Ahmed Rashid writes: The Afghan people are exhausted by a war that has gone on in one form or other since 1979, when most US soldiers now in Afghanistan were not even born. Increasing numbers of Afghans would agree with what the Taliban have been arguing for almost a decade: that the western presence in Afghanistan is prolonging the war, causing misery and bloodshed. The hundreds of civilians killed already this year across the country are almost forgotten now in the aftermath of the killing of children by a farengi, or foreigner.
Moreover, faced with an increasingly corrupt and incompetent government, Afghans are seeing fewer improvements on the ground. So-called “nation building” has ground to a halt, simple justice and rule of law is unobtainable and a third of the population is suffering from malnutrition. The people blame not just the Americans but equally Hamid Karzai and his inner circle, which gives him conflicting and contradictory advice, leading him to flip and flop on policy issues.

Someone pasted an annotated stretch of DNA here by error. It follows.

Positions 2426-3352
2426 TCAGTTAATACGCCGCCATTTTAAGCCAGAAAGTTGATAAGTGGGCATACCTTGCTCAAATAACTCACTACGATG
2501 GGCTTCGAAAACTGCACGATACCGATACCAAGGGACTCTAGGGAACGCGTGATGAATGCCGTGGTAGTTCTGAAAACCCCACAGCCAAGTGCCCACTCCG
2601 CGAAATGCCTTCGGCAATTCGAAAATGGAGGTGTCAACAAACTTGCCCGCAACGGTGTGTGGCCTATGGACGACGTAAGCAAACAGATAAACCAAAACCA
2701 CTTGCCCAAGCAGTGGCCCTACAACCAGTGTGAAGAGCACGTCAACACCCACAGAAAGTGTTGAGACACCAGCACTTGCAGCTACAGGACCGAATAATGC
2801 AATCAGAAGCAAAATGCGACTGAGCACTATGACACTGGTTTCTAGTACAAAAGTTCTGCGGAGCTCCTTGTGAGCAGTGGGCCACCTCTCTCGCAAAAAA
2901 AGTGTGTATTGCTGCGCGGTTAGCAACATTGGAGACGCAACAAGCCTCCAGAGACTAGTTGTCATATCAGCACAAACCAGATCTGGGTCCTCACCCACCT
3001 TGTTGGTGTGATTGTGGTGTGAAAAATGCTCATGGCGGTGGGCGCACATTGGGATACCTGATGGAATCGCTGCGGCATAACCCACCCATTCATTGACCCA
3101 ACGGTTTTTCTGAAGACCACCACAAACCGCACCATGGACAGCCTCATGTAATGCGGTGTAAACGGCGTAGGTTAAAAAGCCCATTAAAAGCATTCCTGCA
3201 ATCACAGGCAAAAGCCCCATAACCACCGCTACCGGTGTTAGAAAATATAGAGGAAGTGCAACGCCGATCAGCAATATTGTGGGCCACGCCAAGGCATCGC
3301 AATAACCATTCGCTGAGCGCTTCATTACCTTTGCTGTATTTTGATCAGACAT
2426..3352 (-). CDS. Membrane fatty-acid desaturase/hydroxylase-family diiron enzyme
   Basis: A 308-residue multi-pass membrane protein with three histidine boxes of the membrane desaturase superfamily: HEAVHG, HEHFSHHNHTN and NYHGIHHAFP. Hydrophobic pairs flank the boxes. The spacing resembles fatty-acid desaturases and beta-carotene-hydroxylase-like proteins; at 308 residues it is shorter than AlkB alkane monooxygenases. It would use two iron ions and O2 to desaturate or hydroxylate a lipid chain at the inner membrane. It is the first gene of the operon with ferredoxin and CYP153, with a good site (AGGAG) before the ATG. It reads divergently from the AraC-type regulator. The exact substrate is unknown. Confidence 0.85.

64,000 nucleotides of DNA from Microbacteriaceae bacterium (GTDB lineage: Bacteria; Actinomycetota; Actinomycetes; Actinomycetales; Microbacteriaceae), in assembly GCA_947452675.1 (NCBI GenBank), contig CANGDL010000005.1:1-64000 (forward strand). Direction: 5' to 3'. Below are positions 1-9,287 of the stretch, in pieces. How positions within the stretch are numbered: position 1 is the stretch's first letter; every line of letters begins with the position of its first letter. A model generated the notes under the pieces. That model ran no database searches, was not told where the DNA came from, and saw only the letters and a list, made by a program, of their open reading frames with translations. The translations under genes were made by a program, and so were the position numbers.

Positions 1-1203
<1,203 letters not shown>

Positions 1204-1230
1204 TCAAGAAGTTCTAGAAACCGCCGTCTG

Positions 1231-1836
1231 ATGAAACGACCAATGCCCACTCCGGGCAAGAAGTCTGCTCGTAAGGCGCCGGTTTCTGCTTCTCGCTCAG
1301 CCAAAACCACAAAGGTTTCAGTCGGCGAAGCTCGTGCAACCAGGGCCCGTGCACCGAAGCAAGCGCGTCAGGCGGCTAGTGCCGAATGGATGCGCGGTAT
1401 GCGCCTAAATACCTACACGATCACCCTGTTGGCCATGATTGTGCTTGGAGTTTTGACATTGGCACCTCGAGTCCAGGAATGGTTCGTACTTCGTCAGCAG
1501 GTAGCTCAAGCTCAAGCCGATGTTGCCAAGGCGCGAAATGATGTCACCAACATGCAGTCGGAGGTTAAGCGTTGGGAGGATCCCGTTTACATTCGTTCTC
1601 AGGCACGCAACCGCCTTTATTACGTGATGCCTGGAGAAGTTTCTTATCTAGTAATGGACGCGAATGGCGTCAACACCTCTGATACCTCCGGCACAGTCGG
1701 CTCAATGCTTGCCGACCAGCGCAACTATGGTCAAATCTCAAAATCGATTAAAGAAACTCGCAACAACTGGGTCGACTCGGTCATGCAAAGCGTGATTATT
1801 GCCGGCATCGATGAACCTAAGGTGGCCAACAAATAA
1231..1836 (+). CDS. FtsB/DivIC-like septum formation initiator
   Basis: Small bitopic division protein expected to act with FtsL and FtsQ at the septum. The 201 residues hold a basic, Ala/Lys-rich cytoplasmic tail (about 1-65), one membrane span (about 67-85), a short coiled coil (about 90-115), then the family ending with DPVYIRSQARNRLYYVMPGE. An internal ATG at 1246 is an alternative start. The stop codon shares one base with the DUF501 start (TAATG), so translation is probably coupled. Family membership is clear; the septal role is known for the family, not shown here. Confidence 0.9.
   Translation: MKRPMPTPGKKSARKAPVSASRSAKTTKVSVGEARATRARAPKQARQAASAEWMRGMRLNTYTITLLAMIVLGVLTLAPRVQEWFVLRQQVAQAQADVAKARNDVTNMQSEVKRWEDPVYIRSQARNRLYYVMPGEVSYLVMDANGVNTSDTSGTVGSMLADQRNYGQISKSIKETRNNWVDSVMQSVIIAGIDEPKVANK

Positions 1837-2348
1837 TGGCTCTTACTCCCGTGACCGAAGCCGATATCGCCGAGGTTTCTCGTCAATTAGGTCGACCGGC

The Afghan president’s desire to seek a strategic partnership agreement with the US is becoming more and more unacceptable to the Afghan people. At the same time he also wants to make peace with the Taliban, but they have no desire for a pact with Washington. His dilemma, which he still refuses to understand, is that he can either ask for a long-term US presence or peace with the Taliban, but not both.